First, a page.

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|Título: ||Temporal pattern of africanization in a feral honeybee population from Texas inferred from mitochondrial DNA|
|Autor: ||Pinto, M. Alice|
Rubink, William L.
Coulson, Robert N.
Patton, John C.
Johnston, J. Spencer
Mitochondrial DNA haplotype
|Issue Date: ||2004|
|Editora: ||Wiley, The Society for the Study of Evolution|
|Citação: ||Pinto, M. Alice; Rubink, William L.; Coulson, Robert N.; Patton, John C.; Johnston, J. Spencer (2004) - Temporal pattern of africanization in a feral honeybee population from Texas inferred from mitochondrial DNA. Evolution. ISSN: 1558-5646. 58:5, p. 1047-1055|
|Resumo: ||The invasion of Africanized honeybees (Apis mellifera L.) in the Americas provides a window of opportunity
to study the dynamics of secondary contact of subspecies of bees that evolved in allopatry in ecologically distinctive
habitats of the Old World. We report here the results of an 11-year mitochondrial DNA survey of a feral honeybee
population from southern United States (Texas). The mitochondrial haplotype (mitotype) frequencies changed radically
during the 11-year study period. Prior to immigration of Africanized honeybees, the resident population was essentially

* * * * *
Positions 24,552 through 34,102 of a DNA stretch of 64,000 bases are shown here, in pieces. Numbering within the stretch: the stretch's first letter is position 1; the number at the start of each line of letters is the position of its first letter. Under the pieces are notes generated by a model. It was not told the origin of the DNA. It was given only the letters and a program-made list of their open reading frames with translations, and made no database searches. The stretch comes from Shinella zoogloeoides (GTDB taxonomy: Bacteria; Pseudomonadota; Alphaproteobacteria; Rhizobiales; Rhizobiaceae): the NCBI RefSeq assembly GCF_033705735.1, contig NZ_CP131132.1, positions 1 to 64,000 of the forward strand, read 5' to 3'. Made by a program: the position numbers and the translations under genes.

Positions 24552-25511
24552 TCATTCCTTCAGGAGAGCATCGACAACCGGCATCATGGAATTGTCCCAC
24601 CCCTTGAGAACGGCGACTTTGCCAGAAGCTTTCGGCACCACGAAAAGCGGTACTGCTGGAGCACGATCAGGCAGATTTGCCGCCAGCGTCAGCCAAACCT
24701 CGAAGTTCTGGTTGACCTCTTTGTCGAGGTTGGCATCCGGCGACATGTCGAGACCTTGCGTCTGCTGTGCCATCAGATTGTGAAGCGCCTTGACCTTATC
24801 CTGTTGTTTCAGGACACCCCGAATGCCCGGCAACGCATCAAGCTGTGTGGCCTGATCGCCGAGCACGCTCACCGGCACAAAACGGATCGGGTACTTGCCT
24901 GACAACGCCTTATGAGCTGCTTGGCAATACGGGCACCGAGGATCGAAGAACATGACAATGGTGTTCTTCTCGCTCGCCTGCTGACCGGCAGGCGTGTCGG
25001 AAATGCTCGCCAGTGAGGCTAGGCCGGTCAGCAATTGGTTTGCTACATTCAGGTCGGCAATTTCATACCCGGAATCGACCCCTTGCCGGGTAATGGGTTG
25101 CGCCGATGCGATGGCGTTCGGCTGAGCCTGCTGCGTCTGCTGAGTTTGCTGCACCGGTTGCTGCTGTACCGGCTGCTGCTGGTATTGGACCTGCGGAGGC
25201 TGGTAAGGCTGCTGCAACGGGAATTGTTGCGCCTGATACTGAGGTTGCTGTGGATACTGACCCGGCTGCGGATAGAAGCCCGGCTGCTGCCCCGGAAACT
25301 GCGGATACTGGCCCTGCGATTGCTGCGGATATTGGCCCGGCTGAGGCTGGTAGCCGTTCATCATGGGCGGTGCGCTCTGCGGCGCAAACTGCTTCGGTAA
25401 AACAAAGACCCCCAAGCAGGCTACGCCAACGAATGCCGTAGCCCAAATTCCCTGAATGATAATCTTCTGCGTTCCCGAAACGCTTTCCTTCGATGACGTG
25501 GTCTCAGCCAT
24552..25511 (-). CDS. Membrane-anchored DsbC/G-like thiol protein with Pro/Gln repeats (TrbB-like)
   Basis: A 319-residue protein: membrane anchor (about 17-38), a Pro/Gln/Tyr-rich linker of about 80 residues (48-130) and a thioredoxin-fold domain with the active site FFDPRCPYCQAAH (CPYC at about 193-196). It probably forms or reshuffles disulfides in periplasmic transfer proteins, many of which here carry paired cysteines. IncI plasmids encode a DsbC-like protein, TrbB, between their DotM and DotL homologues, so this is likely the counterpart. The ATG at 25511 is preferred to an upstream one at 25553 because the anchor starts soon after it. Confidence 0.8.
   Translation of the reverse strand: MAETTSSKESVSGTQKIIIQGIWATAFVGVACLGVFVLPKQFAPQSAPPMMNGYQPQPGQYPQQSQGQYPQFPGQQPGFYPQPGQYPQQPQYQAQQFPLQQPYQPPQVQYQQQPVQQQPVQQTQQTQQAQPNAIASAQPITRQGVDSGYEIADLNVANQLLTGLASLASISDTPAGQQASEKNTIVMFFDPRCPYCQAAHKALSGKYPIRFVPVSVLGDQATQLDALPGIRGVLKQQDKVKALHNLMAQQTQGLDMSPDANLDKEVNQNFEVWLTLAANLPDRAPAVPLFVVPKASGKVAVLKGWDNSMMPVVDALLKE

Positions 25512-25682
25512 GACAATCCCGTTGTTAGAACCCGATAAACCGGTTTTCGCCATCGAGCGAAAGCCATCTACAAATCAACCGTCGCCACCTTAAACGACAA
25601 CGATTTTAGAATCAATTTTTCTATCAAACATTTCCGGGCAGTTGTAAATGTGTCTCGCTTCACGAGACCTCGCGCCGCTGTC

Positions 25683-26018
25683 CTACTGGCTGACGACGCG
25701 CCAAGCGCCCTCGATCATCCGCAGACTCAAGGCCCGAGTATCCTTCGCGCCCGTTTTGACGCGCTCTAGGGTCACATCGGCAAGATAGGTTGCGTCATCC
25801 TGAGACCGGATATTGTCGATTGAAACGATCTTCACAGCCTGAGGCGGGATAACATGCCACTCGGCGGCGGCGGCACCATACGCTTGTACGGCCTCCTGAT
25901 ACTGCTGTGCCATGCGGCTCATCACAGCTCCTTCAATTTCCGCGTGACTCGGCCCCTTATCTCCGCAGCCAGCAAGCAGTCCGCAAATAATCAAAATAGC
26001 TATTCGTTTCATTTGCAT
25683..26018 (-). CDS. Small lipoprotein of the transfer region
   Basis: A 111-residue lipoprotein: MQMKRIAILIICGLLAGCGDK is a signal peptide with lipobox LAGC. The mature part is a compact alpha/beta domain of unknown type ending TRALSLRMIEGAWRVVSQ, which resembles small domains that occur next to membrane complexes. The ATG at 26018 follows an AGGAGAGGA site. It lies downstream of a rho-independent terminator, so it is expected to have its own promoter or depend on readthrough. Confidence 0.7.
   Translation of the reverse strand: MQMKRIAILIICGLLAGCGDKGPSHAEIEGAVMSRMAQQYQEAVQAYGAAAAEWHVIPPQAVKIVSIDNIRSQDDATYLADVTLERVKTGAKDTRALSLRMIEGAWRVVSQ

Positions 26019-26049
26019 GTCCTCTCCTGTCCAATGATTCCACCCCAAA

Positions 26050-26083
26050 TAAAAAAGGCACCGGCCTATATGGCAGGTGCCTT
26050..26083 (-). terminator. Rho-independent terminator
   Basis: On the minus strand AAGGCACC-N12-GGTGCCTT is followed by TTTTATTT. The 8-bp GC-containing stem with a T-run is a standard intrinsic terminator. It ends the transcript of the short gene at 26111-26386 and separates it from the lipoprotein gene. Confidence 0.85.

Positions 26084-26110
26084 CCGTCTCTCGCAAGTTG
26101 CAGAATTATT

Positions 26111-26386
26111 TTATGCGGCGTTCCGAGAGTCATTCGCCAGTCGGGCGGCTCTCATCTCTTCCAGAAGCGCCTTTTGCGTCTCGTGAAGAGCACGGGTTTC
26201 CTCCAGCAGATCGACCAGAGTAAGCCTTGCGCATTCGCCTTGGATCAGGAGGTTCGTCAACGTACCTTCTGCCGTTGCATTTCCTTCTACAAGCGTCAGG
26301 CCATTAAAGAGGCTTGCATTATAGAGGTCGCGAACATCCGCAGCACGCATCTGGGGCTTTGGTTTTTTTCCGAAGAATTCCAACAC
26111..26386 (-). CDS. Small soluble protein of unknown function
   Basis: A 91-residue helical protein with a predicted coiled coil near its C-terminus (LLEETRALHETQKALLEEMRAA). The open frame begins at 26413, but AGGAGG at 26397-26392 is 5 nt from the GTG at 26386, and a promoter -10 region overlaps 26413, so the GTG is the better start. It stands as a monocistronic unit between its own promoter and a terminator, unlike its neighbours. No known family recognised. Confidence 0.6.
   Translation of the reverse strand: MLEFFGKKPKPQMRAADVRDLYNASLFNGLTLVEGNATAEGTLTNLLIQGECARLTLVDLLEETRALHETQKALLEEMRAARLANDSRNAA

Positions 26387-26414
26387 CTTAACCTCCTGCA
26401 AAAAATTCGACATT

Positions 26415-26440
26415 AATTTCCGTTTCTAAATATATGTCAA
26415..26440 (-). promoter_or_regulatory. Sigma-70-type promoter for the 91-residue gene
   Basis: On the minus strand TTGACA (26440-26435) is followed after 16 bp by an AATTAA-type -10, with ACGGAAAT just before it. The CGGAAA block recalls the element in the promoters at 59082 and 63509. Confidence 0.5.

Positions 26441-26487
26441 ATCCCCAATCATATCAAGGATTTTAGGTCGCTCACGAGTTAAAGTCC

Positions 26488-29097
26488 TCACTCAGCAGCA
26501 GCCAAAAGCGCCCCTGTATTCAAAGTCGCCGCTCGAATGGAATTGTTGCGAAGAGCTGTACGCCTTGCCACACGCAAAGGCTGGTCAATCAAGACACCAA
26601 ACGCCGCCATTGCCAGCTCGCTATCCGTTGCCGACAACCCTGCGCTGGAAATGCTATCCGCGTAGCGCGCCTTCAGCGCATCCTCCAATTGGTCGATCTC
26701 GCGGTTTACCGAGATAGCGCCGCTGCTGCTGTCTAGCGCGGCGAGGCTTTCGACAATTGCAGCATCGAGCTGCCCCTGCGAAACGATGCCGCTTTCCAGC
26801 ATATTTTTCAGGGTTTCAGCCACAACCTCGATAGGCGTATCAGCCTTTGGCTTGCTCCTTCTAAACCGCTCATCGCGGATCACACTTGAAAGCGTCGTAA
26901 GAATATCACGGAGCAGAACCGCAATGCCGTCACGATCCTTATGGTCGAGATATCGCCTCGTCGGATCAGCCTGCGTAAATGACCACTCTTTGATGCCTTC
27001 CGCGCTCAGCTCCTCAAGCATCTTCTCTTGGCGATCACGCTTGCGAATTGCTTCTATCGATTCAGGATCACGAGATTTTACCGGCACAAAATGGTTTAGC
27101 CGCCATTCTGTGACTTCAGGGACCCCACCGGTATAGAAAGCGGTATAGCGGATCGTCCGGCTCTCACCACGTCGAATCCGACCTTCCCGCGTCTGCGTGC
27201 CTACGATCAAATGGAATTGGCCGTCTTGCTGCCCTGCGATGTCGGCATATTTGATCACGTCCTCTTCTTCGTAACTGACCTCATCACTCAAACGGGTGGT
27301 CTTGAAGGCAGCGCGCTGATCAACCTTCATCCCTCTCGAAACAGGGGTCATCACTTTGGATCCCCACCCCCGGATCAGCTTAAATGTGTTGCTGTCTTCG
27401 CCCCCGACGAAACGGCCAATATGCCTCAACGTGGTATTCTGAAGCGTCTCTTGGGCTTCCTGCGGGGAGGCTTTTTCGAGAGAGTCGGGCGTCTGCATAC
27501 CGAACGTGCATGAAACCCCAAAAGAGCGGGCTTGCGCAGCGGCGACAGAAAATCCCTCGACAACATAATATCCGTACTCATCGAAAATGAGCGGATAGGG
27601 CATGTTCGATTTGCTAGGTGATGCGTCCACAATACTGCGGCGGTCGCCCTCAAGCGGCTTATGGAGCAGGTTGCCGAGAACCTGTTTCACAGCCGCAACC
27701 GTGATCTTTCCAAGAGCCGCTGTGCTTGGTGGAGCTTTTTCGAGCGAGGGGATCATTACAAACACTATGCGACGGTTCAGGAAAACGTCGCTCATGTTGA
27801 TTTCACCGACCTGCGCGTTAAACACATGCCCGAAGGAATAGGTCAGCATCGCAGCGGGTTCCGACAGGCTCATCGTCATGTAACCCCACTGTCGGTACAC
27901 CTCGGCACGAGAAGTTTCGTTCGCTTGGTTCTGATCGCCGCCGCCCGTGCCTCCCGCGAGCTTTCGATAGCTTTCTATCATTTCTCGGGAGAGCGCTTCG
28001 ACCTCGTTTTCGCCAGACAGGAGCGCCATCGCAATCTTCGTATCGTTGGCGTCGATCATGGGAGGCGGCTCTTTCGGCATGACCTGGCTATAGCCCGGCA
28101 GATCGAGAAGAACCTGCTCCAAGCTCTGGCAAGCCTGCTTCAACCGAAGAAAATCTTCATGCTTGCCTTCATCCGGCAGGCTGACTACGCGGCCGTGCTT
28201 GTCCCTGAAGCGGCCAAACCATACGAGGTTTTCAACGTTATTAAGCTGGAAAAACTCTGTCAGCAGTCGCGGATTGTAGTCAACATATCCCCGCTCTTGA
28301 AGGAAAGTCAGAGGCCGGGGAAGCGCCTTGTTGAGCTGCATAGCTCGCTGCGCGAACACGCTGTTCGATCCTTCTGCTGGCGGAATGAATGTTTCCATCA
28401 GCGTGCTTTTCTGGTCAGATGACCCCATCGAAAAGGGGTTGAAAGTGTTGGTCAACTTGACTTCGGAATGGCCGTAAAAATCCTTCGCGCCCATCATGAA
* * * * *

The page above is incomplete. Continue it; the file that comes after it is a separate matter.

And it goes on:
of eastern and western European maternal ancestry. Three years after detection of the first Africanized swarm there
was a mitotype turnover in the population from predominantly eastern European to predominantly A. m. scutellata
(ancestor of Africanized honeybees). This remarkable change in the mitotype composition coincided with arrival of
the parasitic mite Varroa destructor, which was likely responsible for severe losses experienced by colonies of European
ancestry. From 1997 onward the population stabilized with most colonies of A. m. scutellata maternal origin.|
|Arbitragem científica: ||yes|
|Versão do Editor: ||http://onlinelibrary.wiley.com/journal/10.1111/%28ISSN%291558-5646|
|Appears in Collections:||ARN - Artigos em Revistas Indexados ao ISI/Scopus|
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